So, make sure you’re following best practices for email list hygiene to avoid distributing emails to contacts who are not engaged or opted-out of your email marketing.
What Next? Four Actions To Be Successful in the New DMARC World
We put together this checklist to help you meet the new Google and Yahoo sender requirements:
Verify your root domain has a DMARC policy
DMARC authentication is set up in your DNS provider (like GoDaddy or Cloudflare). If you don’t have a DMARC policy in place, you’ll want to set one up on your root domain that contains the following:
If you already have a DMARC policy in place, you don’t need to make any changes to your p tag. Just make sure you have an rua tag set up with a valid email address included in your policy.
Note: You don’t need to add an additional policy to the subdomain used for sending.
If you’re unsure if your root domain has a policy in place, you can use a third-party tool to help you update and manage your DMARC policy (like this DMARC Record Checker).
Make sure you have a branded sender domain set up
Don’t use Gmail or Yahoo email addresses in your “from” address. If you are using @gmail.com or @yahoo in the “from” address of your emails, switch to your website domain.
Branded, or dedicated sending domains, give you better control over your sender reputation.
Make sure your “from” name and “from” address match each other
This is what subscribers see in their inbox as your brand’s “from” name and email address, And in order for these to pass the new sender requirement, you need these to match.
Make it easy to unsubscribe
Audit your email templates to ensure that you have an unsubscribe link in your emails. These links are typically located in the email footer. While the unsubscribe link doesn’t need to be a one-click, make sure it’s obvious and easy for recipients to opt-out.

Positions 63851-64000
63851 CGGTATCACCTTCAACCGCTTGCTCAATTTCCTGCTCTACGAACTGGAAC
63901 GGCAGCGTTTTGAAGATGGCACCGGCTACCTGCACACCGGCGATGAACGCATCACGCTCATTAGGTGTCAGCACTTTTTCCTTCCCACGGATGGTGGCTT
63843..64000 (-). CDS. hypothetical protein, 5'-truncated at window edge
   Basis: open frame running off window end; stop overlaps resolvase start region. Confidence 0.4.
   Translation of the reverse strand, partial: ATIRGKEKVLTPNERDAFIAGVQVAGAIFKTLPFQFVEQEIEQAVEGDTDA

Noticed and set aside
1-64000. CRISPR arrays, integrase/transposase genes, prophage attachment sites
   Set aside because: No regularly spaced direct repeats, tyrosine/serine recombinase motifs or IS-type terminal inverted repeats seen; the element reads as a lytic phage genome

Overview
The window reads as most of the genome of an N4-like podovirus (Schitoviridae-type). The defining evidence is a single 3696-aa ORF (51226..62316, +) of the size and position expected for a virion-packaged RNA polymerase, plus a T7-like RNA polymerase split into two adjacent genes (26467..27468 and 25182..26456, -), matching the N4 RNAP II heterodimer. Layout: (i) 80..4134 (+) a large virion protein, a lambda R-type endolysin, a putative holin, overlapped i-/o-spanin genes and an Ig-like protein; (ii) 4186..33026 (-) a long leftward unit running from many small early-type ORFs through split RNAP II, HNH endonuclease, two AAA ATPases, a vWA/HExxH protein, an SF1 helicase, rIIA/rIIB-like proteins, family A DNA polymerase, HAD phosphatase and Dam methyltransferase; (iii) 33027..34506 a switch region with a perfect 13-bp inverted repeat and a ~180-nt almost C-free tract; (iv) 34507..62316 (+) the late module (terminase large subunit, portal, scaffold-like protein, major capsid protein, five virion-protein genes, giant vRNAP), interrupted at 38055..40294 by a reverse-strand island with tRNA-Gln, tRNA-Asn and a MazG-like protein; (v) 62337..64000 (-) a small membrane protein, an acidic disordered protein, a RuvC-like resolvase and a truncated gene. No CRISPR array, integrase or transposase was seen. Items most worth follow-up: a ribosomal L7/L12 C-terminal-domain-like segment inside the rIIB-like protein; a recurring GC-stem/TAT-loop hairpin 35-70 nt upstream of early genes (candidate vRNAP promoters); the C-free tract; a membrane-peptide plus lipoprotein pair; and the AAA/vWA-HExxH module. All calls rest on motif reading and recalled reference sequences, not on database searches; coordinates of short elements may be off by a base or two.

More Email Sender Changes Coming in 2024
In February 2024, bulk senders who don’t meet sender requirements will start getting temporary errors on a small percentage of their non-compliant email traffic. These temporary errors are meant to help senders identify email traffic that doesn’t meet DMARC guidelines so that senders can resolve issues that result in non-compliance.
In April 2024, Google will start rejecting a percentage of non-compliant email traffic and gradually increase the rejection rate. For example, if 75% of a sender’s traffic meets DMARC requirements, Google will start rejecting a percentage of the remaining 25% of traffic that isn’t compliant.
Bulk senders have until June 1, 2024, to implement one-click unsubscribe in all promotional messages.
Making Sure Your Email Strategy Hits DMARC
We know this update can seem daunting, but Noble Studios is here to guide you every step of the way.
Our team of email marketing experts can assist your organization with updating DMARC records, configuring branded sending domains and ensuring your emails meet Google and Yahoo’s email sender requirements for 2024.
Whether you need a full email audit or just have a few DMARC questions, contact us to talk about how we can help enhance your email deliverability.
Let’s make sure you’re fully prepared and avoid any delivery hiccups down the road. Reach out today to get started!